History of UUCE
In 1909, a small group of religious liberals led by the Rev. Stephen Peebles, a retired Unitarian minister, banded together to form the First Unitarian Church of Eugene. Within three years, they had erected a church building on the corner of 11th and Ferry. For the next 25 years the Unitarian Church grew slowly. Then, in the social turmoil of the Great Depression, the church first grew rapidly and then almost collapsed, actually shutting its doors for a short time during World War II.
Starting in 1948, under the leadership of Sidney Peterman, a young minister just finishing seminary, the church reestablished itself and began to grow again. This growth continued under three more young ministers and by the late 1950s the Unitarian Church had outgrown it’s first church. This building was sold and the congregation met for nearly three years in a school while money was raised and a new building was erected at 40th and Donald.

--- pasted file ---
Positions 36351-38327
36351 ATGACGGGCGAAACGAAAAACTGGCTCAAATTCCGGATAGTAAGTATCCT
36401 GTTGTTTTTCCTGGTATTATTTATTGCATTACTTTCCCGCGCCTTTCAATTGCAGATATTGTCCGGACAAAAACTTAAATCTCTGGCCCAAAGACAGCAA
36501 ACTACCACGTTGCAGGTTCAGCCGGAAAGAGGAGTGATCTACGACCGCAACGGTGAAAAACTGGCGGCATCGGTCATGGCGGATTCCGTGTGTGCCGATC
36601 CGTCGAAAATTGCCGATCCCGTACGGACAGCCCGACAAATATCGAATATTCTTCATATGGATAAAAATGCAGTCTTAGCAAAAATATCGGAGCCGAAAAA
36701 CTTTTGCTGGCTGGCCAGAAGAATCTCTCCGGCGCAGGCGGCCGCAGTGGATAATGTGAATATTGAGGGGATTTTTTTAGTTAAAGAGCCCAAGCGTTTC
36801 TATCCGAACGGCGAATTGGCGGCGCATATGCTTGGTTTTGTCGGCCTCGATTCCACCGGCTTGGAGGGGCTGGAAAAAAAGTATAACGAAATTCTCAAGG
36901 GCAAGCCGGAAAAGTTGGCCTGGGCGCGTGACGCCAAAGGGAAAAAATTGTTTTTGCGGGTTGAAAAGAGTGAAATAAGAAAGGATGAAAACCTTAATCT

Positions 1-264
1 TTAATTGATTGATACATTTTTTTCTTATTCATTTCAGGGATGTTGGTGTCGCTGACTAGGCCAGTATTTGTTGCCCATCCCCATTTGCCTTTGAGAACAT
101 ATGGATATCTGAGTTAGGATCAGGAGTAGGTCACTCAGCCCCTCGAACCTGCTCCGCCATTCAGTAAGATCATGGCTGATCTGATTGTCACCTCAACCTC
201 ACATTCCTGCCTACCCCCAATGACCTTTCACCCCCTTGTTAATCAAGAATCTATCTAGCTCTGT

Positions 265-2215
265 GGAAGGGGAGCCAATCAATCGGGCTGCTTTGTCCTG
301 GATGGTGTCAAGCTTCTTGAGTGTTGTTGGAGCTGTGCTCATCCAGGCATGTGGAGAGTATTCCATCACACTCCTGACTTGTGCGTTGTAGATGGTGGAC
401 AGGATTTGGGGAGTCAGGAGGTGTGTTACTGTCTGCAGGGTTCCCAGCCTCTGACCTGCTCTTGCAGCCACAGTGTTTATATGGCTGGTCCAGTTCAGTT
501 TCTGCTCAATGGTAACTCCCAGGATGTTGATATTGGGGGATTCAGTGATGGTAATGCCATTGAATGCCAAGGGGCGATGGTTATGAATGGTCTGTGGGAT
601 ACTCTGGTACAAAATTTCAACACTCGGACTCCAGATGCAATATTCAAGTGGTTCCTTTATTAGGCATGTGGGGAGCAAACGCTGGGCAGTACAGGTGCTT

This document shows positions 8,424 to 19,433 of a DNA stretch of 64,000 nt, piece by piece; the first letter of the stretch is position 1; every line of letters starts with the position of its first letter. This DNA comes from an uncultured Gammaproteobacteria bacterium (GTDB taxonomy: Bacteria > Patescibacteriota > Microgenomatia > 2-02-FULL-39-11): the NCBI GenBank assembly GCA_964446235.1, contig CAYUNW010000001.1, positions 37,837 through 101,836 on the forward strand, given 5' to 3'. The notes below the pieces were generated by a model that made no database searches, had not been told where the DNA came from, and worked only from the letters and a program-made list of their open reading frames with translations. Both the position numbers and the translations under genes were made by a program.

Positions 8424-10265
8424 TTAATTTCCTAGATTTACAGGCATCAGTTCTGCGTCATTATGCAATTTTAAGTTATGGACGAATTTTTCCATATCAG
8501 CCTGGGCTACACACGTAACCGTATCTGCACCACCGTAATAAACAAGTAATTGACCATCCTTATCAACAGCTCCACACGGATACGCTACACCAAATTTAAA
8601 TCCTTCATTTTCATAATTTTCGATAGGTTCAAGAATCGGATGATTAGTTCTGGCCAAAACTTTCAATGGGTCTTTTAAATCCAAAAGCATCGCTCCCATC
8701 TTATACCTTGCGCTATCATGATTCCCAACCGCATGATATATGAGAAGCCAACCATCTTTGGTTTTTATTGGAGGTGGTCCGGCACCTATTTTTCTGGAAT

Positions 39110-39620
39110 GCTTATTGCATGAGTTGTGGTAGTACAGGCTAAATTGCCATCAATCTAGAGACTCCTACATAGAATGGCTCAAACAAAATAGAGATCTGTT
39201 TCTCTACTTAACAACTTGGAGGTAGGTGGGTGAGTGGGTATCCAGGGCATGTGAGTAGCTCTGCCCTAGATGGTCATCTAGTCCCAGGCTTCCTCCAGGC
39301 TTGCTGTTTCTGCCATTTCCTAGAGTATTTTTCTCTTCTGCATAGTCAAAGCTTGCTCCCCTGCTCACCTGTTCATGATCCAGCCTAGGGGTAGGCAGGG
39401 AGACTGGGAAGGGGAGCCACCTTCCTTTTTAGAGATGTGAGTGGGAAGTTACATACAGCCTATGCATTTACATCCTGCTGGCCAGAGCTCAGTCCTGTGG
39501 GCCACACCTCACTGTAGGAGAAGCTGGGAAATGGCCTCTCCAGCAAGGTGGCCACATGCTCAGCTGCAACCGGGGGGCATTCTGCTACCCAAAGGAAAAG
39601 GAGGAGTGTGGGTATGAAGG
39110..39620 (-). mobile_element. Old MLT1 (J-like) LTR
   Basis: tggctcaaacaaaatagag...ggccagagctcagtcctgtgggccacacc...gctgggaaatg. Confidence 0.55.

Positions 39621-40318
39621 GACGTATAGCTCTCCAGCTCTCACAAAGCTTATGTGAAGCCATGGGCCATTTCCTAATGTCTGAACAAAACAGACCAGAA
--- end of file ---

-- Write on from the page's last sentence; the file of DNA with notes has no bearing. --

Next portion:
The ministry of the new church began under the leadership of the Rev. Carl Nelson during another period of social turmoil and war. This time the church weathered these challenges successfully and had grown so much by the mid 1990s that it became necessary to hold two services. The growth accelerated during the ministry of the Rev. Carolyn Colbert and it became clear that the Unitarian Universalist Church in Eugene, once again, needed a larger building. Many years of planning and hard worked culminated in the vote on November 1st, 2009 to buy the former Scottish Rite Mason’s building at the corner of 13th and Chambers.
Since that time the church has settled into its new location. Through a program with St. Vincent DePaul, we have four Conestoga Huts that each house a resident. When not in a pandemic we are active with a food ministry, sanctuary and immigration issues, earth justice and climate crisis, and racial and gender justice. There is a lively Faith Formation program for all ages. For a full list of UUCE’s Ministers since founding, click here.